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01/03/2013

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One of a series of dealer contractor Technical advisories prepared by HARDI Wholesalers as a customer service.

**Why 400 CFM per Ton is used for Determining “Standard Air” Conditions Air Volumes
**

Equations that explain relationship between temperature and air quantities show why CFM requirements for summer air conditioning change with varying heat loads. “The conditioned air quantity for air conditioning should be about 400 CFM per ton of cooling capacity.” Does this rule-of-thumb strike a familiar note? Although many dealer-contractors may say, “Sure, we've known that for a long time,” how many can explain the relationship? Those who can know that they have a broader base from which to seek solutions to air conditioning problems than do those who cannot. Rules-of-thumb are useful guide posts, but only the most simple air conditioning problems can be solved with such rules alone. In an air conditioning system, the circulating air serves as a carrier of heat and moisture either to or from the conditioned space. Let us first consider air as a carrier of heat. We are not so much interested in the total amount of heat the circulating air carries as we are in the change in heat between the point where it enters the conditioned space and the point where it leaves. The difference is the amount of heat which the air has either added to or removed from the space. By careful measurement it has been found that it takes 0.24 Btu to raise one pound of air one degree Fahrenheit. This is known as the specific heat of air. Since we normally deal with cubic feet, not pounds, of air in air conditioning work, we must know another fundamental value, the number of cubic feet which one pound of air will occupy. Because this value varies considerably with the temperature and pressure, calculations are generally based upon air at so called “standard conditions” (dry air at 70° F and 14.7 lb/sq in.) which has a volume of 13.34 cu ft/lb. The actual volume occupied by a pound of air at almost any condition may be read from a psychrometric chart.

Published by the Independent Study Institute, a division of the Heating, Airconditioning & Refrigeration Distributors International. The Institute offers accredited, industry training courses in HVAC/R technology. Direct inquiries to HARDI 3455 Mill Run Drive, Ste. 820, Columbus, OH 43026. Phone 888/253-2128 (toll free) · 614/345-4328 · Fax 614/345-9161 www.hardinet.org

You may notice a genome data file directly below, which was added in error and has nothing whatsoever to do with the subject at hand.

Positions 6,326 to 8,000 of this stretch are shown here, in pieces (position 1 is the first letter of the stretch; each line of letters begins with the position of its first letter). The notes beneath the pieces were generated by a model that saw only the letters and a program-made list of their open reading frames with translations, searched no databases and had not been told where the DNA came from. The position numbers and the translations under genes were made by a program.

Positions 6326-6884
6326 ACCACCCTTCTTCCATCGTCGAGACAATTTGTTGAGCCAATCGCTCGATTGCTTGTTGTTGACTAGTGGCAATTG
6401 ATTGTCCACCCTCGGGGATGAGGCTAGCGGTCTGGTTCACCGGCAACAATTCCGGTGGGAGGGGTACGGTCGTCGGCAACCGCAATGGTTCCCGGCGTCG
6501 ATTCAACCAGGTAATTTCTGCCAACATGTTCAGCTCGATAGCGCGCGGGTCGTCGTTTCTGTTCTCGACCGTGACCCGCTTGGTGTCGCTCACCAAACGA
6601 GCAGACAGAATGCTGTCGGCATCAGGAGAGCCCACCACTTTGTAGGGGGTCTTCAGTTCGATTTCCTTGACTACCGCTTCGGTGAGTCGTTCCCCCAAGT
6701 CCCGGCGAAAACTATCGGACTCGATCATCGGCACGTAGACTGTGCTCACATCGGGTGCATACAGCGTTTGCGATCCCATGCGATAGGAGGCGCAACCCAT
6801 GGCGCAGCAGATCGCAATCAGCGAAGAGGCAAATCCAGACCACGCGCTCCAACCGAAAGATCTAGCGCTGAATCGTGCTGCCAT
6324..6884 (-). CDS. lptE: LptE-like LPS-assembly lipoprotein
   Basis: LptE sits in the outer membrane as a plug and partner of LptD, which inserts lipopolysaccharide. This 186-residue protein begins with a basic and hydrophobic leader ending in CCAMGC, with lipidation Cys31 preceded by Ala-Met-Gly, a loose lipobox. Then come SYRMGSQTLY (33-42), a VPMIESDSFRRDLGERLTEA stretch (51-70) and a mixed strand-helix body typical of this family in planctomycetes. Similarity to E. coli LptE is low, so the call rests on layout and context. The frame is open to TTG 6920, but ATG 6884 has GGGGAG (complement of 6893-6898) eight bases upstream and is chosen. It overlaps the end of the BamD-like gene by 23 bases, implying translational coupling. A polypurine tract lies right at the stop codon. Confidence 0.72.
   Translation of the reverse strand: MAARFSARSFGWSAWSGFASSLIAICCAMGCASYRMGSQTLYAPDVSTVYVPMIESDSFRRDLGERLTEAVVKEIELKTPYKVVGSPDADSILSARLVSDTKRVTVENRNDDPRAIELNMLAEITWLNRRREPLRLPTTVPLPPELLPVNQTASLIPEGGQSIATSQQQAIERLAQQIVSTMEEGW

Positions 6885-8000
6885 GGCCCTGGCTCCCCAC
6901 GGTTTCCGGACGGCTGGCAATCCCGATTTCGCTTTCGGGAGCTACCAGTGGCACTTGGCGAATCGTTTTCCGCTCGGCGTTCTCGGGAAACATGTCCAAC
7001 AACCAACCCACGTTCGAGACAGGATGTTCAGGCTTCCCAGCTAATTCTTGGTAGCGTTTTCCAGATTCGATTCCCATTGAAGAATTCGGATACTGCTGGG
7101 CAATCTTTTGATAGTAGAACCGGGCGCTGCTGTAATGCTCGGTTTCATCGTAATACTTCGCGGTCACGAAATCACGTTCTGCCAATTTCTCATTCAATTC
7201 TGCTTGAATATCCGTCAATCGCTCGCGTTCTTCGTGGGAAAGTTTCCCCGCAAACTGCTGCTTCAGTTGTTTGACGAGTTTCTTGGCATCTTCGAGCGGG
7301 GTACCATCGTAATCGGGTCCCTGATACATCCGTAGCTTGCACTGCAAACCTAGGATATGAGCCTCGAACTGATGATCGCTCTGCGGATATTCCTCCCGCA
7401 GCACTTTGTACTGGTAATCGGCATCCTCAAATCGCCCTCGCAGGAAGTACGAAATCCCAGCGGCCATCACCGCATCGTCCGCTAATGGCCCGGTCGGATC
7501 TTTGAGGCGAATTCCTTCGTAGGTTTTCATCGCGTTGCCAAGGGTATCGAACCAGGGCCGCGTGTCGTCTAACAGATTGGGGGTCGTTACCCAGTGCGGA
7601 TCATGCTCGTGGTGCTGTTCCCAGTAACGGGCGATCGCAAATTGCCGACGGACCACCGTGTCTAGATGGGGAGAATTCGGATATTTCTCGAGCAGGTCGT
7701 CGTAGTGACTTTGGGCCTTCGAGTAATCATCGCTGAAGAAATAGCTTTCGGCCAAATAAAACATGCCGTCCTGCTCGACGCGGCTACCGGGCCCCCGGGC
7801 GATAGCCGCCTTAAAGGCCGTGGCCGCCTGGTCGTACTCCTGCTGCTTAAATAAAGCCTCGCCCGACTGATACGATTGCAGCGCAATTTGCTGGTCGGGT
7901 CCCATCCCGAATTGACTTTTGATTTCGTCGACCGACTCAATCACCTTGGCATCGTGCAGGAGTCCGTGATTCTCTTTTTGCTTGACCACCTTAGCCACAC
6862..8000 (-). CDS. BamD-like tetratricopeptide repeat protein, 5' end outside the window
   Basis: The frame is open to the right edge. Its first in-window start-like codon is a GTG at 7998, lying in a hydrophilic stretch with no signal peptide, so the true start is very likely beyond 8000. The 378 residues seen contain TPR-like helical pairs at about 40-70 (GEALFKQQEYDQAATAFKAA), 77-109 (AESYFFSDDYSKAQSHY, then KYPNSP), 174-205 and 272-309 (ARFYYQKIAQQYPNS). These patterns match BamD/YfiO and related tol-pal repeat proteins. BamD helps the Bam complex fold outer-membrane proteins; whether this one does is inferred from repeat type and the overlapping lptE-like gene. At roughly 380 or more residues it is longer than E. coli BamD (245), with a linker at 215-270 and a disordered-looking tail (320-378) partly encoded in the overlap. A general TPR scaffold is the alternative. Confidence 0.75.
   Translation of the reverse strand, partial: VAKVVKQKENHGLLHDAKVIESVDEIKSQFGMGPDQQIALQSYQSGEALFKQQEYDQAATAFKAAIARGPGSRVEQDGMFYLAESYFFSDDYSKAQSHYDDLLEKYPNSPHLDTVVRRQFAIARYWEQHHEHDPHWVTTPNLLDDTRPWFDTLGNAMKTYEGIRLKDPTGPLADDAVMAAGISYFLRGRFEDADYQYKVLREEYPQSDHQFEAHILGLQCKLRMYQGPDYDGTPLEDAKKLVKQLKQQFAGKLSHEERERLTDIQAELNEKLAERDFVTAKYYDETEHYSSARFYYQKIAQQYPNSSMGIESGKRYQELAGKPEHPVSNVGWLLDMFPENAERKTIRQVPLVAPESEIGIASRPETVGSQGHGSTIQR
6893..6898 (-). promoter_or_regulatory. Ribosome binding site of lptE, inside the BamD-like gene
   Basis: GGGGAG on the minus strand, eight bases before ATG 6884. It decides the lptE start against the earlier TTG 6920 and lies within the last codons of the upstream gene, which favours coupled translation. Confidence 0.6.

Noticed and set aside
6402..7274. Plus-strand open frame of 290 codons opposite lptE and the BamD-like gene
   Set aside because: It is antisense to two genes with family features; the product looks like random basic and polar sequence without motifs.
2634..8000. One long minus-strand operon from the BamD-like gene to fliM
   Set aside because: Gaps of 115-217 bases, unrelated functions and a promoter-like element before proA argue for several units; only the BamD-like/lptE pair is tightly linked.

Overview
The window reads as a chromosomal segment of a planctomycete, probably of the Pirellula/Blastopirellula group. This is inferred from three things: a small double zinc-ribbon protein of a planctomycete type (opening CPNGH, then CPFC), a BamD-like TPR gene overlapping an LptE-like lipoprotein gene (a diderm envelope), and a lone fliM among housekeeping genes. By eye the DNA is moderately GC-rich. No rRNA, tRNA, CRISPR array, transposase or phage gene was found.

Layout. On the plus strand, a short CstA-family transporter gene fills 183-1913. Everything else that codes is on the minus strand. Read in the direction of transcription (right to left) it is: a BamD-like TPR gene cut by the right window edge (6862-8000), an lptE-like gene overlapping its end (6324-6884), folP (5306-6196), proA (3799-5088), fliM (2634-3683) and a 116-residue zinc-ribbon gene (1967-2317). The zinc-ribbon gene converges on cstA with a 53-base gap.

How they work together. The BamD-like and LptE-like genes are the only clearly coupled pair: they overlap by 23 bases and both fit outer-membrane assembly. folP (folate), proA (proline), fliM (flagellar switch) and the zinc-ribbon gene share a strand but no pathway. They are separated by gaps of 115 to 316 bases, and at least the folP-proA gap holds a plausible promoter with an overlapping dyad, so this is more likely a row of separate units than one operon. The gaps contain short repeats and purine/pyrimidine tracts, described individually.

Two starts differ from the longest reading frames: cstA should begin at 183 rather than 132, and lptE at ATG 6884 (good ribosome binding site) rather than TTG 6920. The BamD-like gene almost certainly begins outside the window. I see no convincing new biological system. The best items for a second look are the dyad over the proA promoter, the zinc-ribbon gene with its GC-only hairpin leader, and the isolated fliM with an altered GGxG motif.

appliances. people. heat from lights.08 x (T2 . As noted previously.34 is cu ft/lb T2 . air carries moisture as well as heat. Since evaluation of its moisture carrying capacity is more of a problem with cooling than with heating. we could use 150 CFM with 100° F range or 600 CFM with a 25° F range.34 x (T2 . internal total. Normally the cooling load is broken down into the following categories: internal sensible. The air enters at 70° F and leaves at 120° F. Higher temperatures create fire and burn hazards and problems of distribution.T1 is temperature change. Larger air flows require larger air handling equipment and larger ductwork. Although in each case the total amount of heat is the same. How much heat has the air picked up in passing through the heater? We use the relationship: Qs = CFM x 60 x 0. solar energy entering through glass. etc. Suppose we are supplying 300 CFM to a heater. deg F. Most equipment is cataloged for standard air.24 x 1/13. These would include heat conducted through walls. The preceding equation shows that the same amount of heat may be conveyed using a large air flow and a small temperature difference or a small air flow and a large temperature difference. floor and roof. appliances and direct infiltration. . and for that reason the relationship of air quantity to load is not as apparent for the former as it is for the latter.T1) where: Q is sensible heat in Btuh 60 is min/hr. Field measured flow can be adjusted to standard conditions by simple proportions of temperature and pressure (using absolute values).24 is Btu/lb/deg F 13. and heat from air which might infiltrate directly. The cooling load is more complex than the heating load. Thus. Simplifying: Qs = CFM x 1.Temperature and its Relation to Quantity We are now prepared to relate air to heat.. 0. we shall consider it in this connection. instead of 300 CFM and a 50° F range. total sensible and grand total.T1) The simplified equation above is most important and is used both in cooling and heating problems where it is necessary to determine the relationship of air quantity and temperature difference to heat. Internal sensible includes all sources of heat which tend to cause a temperature rise in the conditioned space. there are practical limitations in each direction.08 it is assumed that the CFM value is adjusted to standard conditions. Internal total heat includes internal sensible heat plus latent heat represented by the moisture originating in the conditioned space from people. Notice that in using the factor 1.